[A-List] Russia: army brutality
michael.keaney at mbs.fi
Fri Dec 13 06:11:59 MST 2002
Russia's conscript army frozen in communist past
By Andrew Jack in Moscow
Financial Times: December 13 2002
Sergei should never have been drafted into the Russian army, but he began
his two-year stint in good faith. It was only after several months of
appalling food, beatings and demands for money by other soldiers in his unit
that he decided to desert.
A weak, 18-year-old loner whose health problems included childhood
meningitis, he was conscripted because he could not provide the medical
documents to prove his illnesses. His refusal to finish his military service
cost him three months in prison.
His story of violence, misery and alcohol-sodden evenings in the total
absence of officers is a familiar tale for thousands of deserters each year.
It is also at the core of the broader problems facing Russia's armed forces
as discussion grows about the latest round of proposed military reforms.
When George Robertson, Nato's secretary general, visited Moscow this week,
he spoke of the challenges of terrorism: "The military forces of yesterday -
huge arsenals of battle tanks, static headquarters and inflexible soldiers -
are not only useless in meeting these new threats. They also divert scarce
defence resources away from urgent and pressing modernisation."
In theory, he was preaching to the converted. Sergei Ivanov, the defence
minister appointed by President Vladimir Putin in 2001 with a mandate to
bring about reform, announced last month that the era when "the task of the
army was survival" was over and the aim today was "raising the professional
skills of soldiers".
While some soldiers have been hired on professional contracts since 1992, he
promised more by next June as the centrepiece of a wider overhaul.
But the task is enormous. Under Mr Ivanov is a Soviet-era monolith still
locked into a cold-war mentality with substantial interest in maintaining
the status quo. It employs about 2m people and spends more than $50bn a
year, according to some estimates.
Valentina Dmitrievna, head of the Soldiers' Mothers Committee, is sceptical.
"I have heard discussions about military reform since 1990. Boris Yeltsin
promised the abolition of conscription by 2000," she says. "This latest
effort is just another bureaucrats' game to push the timetable beyond 2011
when Putin and Ivanov will no longer be in power."
In Ms Dmitrievna's cramped office in Moscow, a queue of nervous mothers and
deserters seek advice. Bulging files bear details of nearly 2,000 conscripts
from Moscow alone who walked out this year. She estimates up to 50,000
desert each year in Russia, most with stories of being beaten, robbed or
humiliated. Conscription is one of the most powerful legacies of communism,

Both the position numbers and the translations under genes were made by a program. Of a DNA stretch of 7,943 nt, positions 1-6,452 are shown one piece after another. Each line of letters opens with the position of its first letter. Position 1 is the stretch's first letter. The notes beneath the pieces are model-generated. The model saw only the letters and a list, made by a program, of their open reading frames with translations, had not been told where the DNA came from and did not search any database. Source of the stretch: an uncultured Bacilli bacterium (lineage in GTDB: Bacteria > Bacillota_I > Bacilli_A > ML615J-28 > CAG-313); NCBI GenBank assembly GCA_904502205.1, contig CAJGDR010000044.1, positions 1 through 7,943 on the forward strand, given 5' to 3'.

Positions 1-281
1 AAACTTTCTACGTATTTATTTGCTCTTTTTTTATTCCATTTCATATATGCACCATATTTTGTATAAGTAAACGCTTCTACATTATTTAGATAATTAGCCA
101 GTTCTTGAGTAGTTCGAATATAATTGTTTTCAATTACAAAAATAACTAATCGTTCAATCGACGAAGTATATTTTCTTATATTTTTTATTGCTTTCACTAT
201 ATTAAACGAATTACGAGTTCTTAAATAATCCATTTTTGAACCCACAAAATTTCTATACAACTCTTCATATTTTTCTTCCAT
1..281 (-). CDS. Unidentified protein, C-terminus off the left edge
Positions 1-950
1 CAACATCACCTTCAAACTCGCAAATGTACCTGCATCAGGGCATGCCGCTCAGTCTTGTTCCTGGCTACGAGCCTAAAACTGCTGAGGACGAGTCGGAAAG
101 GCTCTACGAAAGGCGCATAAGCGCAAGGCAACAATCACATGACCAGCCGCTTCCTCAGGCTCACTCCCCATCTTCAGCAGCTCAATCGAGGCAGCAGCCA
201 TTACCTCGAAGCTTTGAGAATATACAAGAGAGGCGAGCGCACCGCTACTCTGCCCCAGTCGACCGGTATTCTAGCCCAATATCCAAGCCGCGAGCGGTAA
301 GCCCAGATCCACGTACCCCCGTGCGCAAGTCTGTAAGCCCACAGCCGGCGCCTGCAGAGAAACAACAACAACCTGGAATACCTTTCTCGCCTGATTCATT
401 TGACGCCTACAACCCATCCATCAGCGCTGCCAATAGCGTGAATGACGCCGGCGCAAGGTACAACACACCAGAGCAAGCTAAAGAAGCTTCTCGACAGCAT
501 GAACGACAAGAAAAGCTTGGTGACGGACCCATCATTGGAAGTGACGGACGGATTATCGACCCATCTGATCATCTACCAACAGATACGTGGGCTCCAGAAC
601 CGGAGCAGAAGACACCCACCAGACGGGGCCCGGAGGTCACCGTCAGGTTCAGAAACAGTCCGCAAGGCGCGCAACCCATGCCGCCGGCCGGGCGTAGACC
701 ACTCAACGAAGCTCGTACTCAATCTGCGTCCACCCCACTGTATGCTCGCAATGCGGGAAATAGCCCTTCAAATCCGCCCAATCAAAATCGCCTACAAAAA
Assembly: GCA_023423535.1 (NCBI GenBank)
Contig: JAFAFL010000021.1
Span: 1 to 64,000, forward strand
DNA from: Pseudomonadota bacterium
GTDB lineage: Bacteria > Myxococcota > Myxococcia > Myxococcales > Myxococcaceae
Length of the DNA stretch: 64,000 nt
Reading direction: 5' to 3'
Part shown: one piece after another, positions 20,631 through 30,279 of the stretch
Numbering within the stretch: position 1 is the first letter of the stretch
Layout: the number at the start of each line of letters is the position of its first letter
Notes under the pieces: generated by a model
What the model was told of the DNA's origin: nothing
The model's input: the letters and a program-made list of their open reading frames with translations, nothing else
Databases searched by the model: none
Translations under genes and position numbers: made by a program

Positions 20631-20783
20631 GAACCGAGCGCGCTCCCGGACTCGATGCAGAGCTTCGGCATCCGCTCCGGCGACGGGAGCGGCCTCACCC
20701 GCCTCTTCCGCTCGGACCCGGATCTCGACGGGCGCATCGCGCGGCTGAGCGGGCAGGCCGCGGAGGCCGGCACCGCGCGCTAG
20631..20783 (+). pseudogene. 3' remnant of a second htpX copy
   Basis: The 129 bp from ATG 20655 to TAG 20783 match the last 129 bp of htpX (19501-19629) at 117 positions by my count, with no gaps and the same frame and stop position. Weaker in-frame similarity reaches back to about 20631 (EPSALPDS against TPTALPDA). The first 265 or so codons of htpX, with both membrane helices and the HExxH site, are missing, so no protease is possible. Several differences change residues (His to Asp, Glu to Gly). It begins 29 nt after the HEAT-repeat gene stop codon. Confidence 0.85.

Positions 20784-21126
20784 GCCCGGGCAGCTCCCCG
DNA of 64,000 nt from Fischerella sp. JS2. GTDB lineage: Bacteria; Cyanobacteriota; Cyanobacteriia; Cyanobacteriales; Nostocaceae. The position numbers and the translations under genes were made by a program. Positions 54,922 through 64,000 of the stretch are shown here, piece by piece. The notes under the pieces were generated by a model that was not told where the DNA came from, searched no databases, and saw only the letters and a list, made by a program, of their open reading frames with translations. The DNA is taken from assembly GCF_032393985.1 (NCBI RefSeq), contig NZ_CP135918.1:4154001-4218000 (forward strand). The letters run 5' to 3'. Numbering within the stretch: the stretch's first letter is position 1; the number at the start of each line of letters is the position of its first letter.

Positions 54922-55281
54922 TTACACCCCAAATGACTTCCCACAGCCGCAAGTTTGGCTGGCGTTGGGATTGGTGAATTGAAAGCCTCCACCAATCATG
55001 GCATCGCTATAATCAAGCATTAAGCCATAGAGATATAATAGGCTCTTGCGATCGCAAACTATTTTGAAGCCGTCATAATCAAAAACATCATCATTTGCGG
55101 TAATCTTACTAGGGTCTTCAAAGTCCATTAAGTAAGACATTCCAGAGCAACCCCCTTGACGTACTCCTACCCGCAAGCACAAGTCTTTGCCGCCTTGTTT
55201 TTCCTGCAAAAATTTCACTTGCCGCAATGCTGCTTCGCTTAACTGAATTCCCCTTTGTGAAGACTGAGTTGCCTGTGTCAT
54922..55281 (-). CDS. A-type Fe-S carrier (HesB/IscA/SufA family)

delivering some 350,000 young recruits a year for their two-year terms.
It continues to haunt Russians with teenage boys today, and many will do
anything to protect them from bullying, humiliation and even death.
One man put his career on the line, hoping a job transfer to the US could
help his son avoid the draft. A Moscow woman is already saving towards the
$5,000 bribe friends say it will cost for her 14-year-old to avoid the draft
when he turns 18.
But many within the armed forces oppose change. Top military men fear a
professional army - with higher salaries and better barracks - will cost too
much, and suspect it will be hard to find enough recruits. Mr Ivanov
placates them by stressing that some form of conscription will remain.
Some officers still hold a deep-seated belief in the need to remain ready
for war against western Europe. And there is a resistance to delegating
authority to non-commissioned officers, the backbone of army discipline and
training in many other countries.
For more cynical commanders, conscripts are a source of free labour - and
money, if they are hired out to others, or even sold into near-slavery in
the North Caucasus, according to the worst stories.
And for those administering the draft, corruption helps perpetuate the
The real victims are the conscripts themselves. Aside from the several
thousand casualties in Chechnya since 1999, Ms Dmitrievna estimates more
than 2,000 die each year from accidents, murder or suicide.
Lieutenant-General Vasily Smirnov, head of the General Staff's mobilisation
unit, doubts such figures: "These mothers would do better to concentrate on
feeding their sons well so that they can be strong and fulfil their
constitutional obligations," he says.
He concedes that there were problems in the mid-1990s, and personally he
would like to see a professional army. But in the meantime, he argues that
the number of allegations examined by military prosecutors has fallen in
There are certainly some signs of hope. Last week Alvaro Gil-Robles, the
Council of Europe's human rights commissioner, hosted a closed session with
representatives of European armies on human rights and the military.
He sees it as positive that the first ever such meeting took place in
Moscow, while highlighting a distinction between most participants' idea of
"individual human rights" and the Russians, who stressed the "collective " -
the state comes first.
Meanwhile, incidents such as that in which 53 protesting conscripts walked
out of their unit in Volgograd this September, or the soldier who last month
killed several of his colleagues in the Caucasus after eating hallucinogenic
mushrooms, serve as a painful reminder to Mr Ivanov of the challenges ahead.
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